Camel Pose


By YJ Editor  |  

(oosh-TRAHS-anna)
ustra = camel

Step by Step


Kneel on the floor with your knees hip width and thighs perpendicular to the floor. Rotate your thighs inward slightly, narrow your hip points, and firm but don’t harden your buttocks. Imagine that you’re drawing your sitting bones up, into your torso. Keep your outer hips as soft as possible. Press your shins and the tops of your feet firmly into floor.


Rest your hands on the back of your pelvis, bases of the palms on the tops of the buttocks, fingers pointing down. Use your hands to spread the back pelvis and lengthen it down through your tail bone. Then lightly firm the tail forward, toward the pubis. Make sure though that your front groins don’t “puff” forward. To prevent this, press your front thighs back, countering the forward action of your tail. Inhale and lift your heart by pressing the shoulder blades against your back ribs.


Now lean back against the firmness of the tail bone and shoulder blades. For the time being keep your head up, chin near the sternum, and your hands on the pelvis. Beginners probably won’t be able to drop straight back into this pose, touching the hands to the feet simultaneously while keeping the thighs perpendicular to the floor. If you need to, tilt the thighs back a little from the perpendicular and minimally twist to one side to get one hand on the same-side foot. Then press your thighs back to perpendicular, turn your torso back to neutral, and touch the second hand to its foot. If you’re not able to touch your feet without compressing your lower back, turn your toes under and elevate your heels.


See that your lower front ribs aren’t protruding sharply toward the ceiling, which hardens the belly and compresses the lower back. Release the front ribs and lift the front of the pelvis up, toward the ribs. Then lift the lower back ribs away from the pelvis to keep the lower spine as long as possible. Press your palms firmly against your soles (or heels), with the bases of the palms on the heels and the fingers pointing toward the toes. Turn your arms outwardly so the elbow creases face forward, without squeezing the shoulder blades together. You can keep your neck in a relatively neutral position, neither flexed nor extended, or drop your head back. But be careful not to strain your neck and harden your throat.


Stay in this pose anywhere from 30 seconds to a minute. To exit, bring your hands onto the front of your pelvis, at the hip points. Inhale and lift the head and torso up by pushing the hip points down, toward the floor. If your head is back, lead with your heart to come up, not by jutting the chin toward the ceiling and leading with your brain. Rest in Child’s Pose for a few breaths.

 

Pose Information
Sanskrit Name
Ustrasana
Pose Level
1
Contraindications and Cautions
  • High or low blood pressure
  • Migraine
  • Insomnia
  • Serious low back or neck injury
Modifications and Props
Ustrasana can be a very difficult pose for the neck, especially if your shoulders are tight. You can use a wall as a prop to protect your neck. Prepare for the pose with your back to a wall, with your toes turned under and your soles as close to the wall as possible. Exhale and lean back, as described in step 3 in the main description above. Press the crown of your head into the wall and, against this pressure, lift the shoulder blades deeper into your back. Keep your hands on your pelvis or swing them back to press your palms against the wall.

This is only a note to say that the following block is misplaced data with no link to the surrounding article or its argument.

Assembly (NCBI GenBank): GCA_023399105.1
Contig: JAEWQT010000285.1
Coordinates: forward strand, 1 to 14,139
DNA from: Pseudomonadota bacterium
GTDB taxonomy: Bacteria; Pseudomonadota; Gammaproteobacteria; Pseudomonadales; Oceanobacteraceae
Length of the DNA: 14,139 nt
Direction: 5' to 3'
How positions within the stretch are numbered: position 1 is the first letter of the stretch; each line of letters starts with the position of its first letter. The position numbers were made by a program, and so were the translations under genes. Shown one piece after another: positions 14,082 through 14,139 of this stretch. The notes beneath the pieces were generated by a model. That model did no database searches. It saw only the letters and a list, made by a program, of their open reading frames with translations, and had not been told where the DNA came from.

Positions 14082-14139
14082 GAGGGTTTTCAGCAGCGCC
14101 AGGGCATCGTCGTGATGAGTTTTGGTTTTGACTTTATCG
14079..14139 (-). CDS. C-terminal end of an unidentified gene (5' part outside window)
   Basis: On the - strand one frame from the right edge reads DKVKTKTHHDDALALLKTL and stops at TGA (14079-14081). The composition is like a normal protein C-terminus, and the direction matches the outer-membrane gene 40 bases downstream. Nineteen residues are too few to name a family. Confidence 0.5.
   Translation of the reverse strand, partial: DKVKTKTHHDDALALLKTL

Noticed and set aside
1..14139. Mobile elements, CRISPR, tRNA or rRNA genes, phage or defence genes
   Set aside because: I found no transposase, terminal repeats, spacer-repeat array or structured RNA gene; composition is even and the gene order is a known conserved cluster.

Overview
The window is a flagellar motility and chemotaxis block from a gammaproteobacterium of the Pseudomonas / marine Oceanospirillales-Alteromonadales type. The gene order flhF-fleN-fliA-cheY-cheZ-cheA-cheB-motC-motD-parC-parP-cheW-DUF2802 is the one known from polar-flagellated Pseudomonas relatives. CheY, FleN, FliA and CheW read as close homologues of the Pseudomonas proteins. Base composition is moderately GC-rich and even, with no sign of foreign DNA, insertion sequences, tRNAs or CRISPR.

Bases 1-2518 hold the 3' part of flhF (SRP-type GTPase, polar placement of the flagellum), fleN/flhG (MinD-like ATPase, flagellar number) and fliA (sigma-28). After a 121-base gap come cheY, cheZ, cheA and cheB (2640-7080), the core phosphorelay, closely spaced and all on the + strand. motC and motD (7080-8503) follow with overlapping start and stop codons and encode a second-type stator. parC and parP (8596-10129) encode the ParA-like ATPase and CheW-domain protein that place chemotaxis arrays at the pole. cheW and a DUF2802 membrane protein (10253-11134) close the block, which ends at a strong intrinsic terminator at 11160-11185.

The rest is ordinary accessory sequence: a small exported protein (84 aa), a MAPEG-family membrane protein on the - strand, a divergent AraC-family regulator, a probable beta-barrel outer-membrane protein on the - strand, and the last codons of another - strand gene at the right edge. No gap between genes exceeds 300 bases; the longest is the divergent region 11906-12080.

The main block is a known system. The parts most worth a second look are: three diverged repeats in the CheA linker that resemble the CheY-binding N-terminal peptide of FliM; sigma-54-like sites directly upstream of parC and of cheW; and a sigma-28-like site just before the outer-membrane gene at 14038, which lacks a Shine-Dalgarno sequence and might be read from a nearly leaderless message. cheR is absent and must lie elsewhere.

Deepen the Pose
You can increase the challenge of Ustrasana by performing the pose with your thighs, calves, and inner feet touching.
Theraputic Applications
  • Respiratory ailments
  • Mild backache
  • Fatigue
  • Anxiety
  • Menstrual discomfort
Preparatory Poses
  • Bhujangasana
  • Dhanurasana
  • Salabhasana
  • Setu Bandha
  • Supta Virasana
  • Urdhva Mukha Svanasana
  • Virasana
Follow-up Poses
  • Dandasana
  • Dhanurasana
  • Sarvangasana
  • Setu Bandha
  • Sirsasana
  • Urdhva Dhanurasana
  • Virasana
Beginner's Tip
Beginners very often aren't able to touch their hands to their feet without straining their back or neck. First, try to turn your toes under and elevate your heels. If this doesn't work, the next thing to do is to rest each hand on a block. Position the blocks just outside each heel, and stand them at their highest height (usually about 9 inches). If you're still having difficulty, get a chair. Kneel for the pose with your back to the chair, with your calves and feet below the seat and the front edge of the seat touching your buttocks. Then lean back and bring your hands to the sides of the seat or high up on the front chair legs.
Benefits
  • Stretches the entire front of the body, the ankles, thighs and groins,
  • Abdomen and chest, and throat
  • Stretches the deep hip flexors (psoas)
  • Strengthens back muscles
  • Improves posture
  • Stimulates the organs of the abdomen and neck
Partnering
A partner can also help you work with your neck and head in this pose. Your partner should stand directly behind you as you perform Camel. Bring your head into a neutral position; that is, align your neck so it's neither in flexion nor extension. Have your partner support the back of your head with one hand, and press his other hand on your upper back, between the shoulder blades. He should pull the base of your skull away from the back of your neck and push your shoulder blades in the opposite direction, down the back. Let your neck grow between these two actions. Then, if you feel comfortable, have your partner carefully remove his hands and, maintaining the length in the back of your neck, drop your head back.